- 5.0Sep 26, 2016Anonymous EmployeeFormer Employee
-Young, fun, and exciting company culture -Managers are very committed to your personal and professional development -Many perks such as snacks, freebies, coffee, etc. -Opportunities for learning new skills and getting a hand in any project or task that interests you
-No cons that I experienced during my internship
- 1.0Oct 25, 2018Anonymous EmployeeFormer Employee, more than 3 yearsNew York, NY
Health benefits are expensive, but good. Very cute office dogs. Some fun events from time to time. The non for profits they support are pretty great, you’ll have opportunities to support good causes and get your feet wet with actual activism (although some of their activism efforts are admittedly a tad tone deaf).
Okay. So. Prepare for layoffs. Every year, they gut departments. Every.single.year. The fear is real when October rolls around. When budgets stop, lunches are cancelled, education budgets squashed, you KNOW that layoffs are coming. Doesn’t matter if they just opened yet another office in another city. Winter is coming. There is NO job security and while they tell you every four years you’ll get a month paid sabbatical, know that you probably won’t last long enough to see that sabbatical. Favorites are promoted to manager positions with NO experience or mentorship. Therefore many managers are stunningly inept, but there’s no one to guide them to help them do better so it’s not even their fault. Upper bosses come and go so often you’ll never have the chance to build a good working relationship with any of them. Departments are re-organized on the regular, leading to confusion. Meanwhile other workers who deserve upward mobility are never promoted due to favoritism running the show. Positions change willy nilly. Example: I was hired to be a manager, then when the manager I was going to replace quit (all part of the plan), the position was suddenly axed. I then was required to prove to junior level people why I deserve to have a senior title by still doing manager duties despite having no managerial authority (who wants to feel bossed around by a non boss, thanks for creating an awkward and frustrating work environment for no reason!) and that title NEVER CAME. Months rolled into a couple of years, no title DESPITE having twenty years of experience. I put up with it because the mismanagement was not actually in my immediate coworker’s control, and their hard working, kind attitudes made up for a lot of the problems. In short, we all made it work because at the end of the day we cared about the actual product. Otherwise, why even show up every day? But that added stress was idiotic and unnecessary and just more proof of inept managers. There’s also a reason why there are so few people here over the age of 35. In the entire company. Ageism is rampant here. The focus on millennials is almost pathological. Upper mgmt either does not understand they need senior people (because most of them aren’t actually senior either, pro-tip a handful of years of experience shouldn’t make someone a dept head or a director FACE PALM) or they just don’t want to pay the salaries for experienced staff. Maybe both. Managers now have no idea they’re making huge blunders because there’s no one with the experience to actually tell them they’re messing up. So how in the world can other junior staff expect to be better when their own managers are cluelesswhen their own managers are cluelesswhen their own managers arother junior staff expect to be better when their own managers arother junior staff expect to be better when their own managers are clueless and left that way? People in their 30s, 40s, & beyond aren’t a disease. We have insight & experience and know how to mentor junior staff. It’s like upper mgmt is playing house and this is just a silly game. Yet another round of layoffs decimating the technology department is a prime example of “we don’t know what we’re doing.” Young people playing at manager roles hired their own executioner, completely unawares. Expect more layoffs. That ticket has been punched. And expect managers to save their friend’s jobs over yours for no other reason than they like their friend. R29 is a snake eating its own tail. They don’t follow their own inclusive spin with the lack of POC upper managers and the lack of older women. If R29 cares so much about women they why don’t they hire more POC managers & older women and then pay their staff accordingly? Stop the high turnover. Treat people better. So if you ultimately decide to work here, use R29 for the experience, make connections with the good people here (there are stand up people here, despite the toxicity) and then get out. Use R29 the way it uses their empoyees, suck it dry for knowledge and leave, before they suck you dry. Do NOT work here for the pay or job security. Know what you’re getting in to, and do not wear the R29 cheerleader blinders or you WILL get blindsided.45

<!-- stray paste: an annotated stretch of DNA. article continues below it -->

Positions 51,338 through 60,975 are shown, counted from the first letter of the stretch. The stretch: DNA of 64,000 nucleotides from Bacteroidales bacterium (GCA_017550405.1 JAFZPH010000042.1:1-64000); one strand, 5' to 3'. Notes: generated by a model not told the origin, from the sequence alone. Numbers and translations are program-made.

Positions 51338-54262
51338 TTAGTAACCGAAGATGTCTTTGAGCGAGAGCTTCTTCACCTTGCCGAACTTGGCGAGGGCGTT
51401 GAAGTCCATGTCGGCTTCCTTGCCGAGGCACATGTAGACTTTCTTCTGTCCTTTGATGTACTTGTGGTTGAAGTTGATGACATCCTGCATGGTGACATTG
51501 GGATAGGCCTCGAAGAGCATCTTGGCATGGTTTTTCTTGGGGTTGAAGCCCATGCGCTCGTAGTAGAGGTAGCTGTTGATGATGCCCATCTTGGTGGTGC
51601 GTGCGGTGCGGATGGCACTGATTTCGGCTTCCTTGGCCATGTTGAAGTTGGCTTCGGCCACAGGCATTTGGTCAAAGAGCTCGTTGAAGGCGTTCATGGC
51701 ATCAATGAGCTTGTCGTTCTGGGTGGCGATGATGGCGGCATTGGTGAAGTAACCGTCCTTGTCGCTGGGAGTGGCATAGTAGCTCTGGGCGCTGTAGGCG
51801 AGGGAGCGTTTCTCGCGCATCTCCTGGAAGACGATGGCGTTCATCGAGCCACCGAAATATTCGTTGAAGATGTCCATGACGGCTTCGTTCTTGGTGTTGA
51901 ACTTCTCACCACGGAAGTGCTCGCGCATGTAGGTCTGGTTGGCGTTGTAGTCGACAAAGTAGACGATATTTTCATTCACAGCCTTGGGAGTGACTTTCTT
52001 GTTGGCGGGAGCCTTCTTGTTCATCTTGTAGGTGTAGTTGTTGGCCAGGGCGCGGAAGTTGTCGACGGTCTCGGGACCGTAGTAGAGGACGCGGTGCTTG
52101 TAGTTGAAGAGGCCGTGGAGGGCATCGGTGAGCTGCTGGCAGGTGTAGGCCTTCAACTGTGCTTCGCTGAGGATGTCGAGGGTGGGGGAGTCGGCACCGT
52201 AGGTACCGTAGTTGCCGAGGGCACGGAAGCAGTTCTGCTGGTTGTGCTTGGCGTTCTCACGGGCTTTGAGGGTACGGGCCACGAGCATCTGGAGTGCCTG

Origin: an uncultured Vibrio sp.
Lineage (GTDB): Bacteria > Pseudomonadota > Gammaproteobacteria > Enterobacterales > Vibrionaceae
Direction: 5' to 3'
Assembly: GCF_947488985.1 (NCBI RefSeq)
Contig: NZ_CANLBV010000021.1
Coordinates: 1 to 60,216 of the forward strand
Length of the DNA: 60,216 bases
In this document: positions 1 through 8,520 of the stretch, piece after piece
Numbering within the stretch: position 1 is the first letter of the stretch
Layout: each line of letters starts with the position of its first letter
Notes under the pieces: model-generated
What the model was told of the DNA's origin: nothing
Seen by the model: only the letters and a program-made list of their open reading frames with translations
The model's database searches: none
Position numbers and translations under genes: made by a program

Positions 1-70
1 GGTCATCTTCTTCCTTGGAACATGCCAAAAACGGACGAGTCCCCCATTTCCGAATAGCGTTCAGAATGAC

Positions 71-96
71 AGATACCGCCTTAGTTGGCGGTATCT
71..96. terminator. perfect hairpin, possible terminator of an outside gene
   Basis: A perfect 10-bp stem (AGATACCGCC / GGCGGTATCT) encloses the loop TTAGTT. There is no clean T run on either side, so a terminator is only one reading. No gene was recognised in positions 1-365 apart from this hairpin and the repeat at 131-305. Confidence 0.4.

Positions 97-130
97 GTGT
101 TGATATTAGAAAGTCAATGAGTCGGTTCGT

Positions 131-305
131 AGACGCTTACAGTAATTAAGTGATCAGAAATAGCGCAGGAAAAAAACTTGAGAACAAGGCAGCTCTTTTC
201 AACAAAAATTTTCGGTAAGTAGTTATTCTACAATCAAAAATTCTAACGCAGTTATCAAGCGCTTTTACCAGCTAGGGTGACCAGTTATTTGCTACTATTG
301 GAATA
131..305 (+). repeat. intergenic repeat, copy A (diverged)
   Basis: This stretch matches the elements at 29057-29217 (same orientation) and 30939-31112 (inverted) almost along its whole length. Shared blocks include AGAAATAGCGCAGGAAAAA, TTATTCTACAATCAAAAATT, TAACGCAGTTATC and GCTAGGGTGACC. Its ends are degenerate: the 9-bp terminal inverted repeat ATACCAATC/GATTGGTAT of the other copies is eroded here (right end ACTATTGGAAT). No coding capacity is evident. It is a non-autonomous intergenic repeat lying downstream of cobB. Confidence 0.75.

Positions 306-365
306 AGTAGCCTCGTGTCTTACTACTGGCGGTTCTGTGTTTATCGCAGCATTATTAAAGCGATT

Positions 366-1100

- 1.0Jul 22, 2016AnonymousFormer Employee, more than 1 yearNew York, NY
- Some great people - Forward thinking
- Overall, it's a high school popularity contest - The most incompetent managers are hired. My manager was probably hired because she knew 'the lingo' and the founders thought she was legitbly hired because she knew 'the lingo' and the founders thought she was legitbly hired because she knew 'the lingo' and the founders thought she was legit. - The majority of the managers lead by intimidation - Some of the people that are promoted into management positions are unqualified and inexperienced. I'm sure if these new managers were to leave R29, they'd be knocked back into their jr level roles. - Benefits are 'meh' and not much time off. - Pay is not equal across the board - some people were breaking their backs making peanuts while others are grossly overpaid to just 'hang out and talk the talk'.11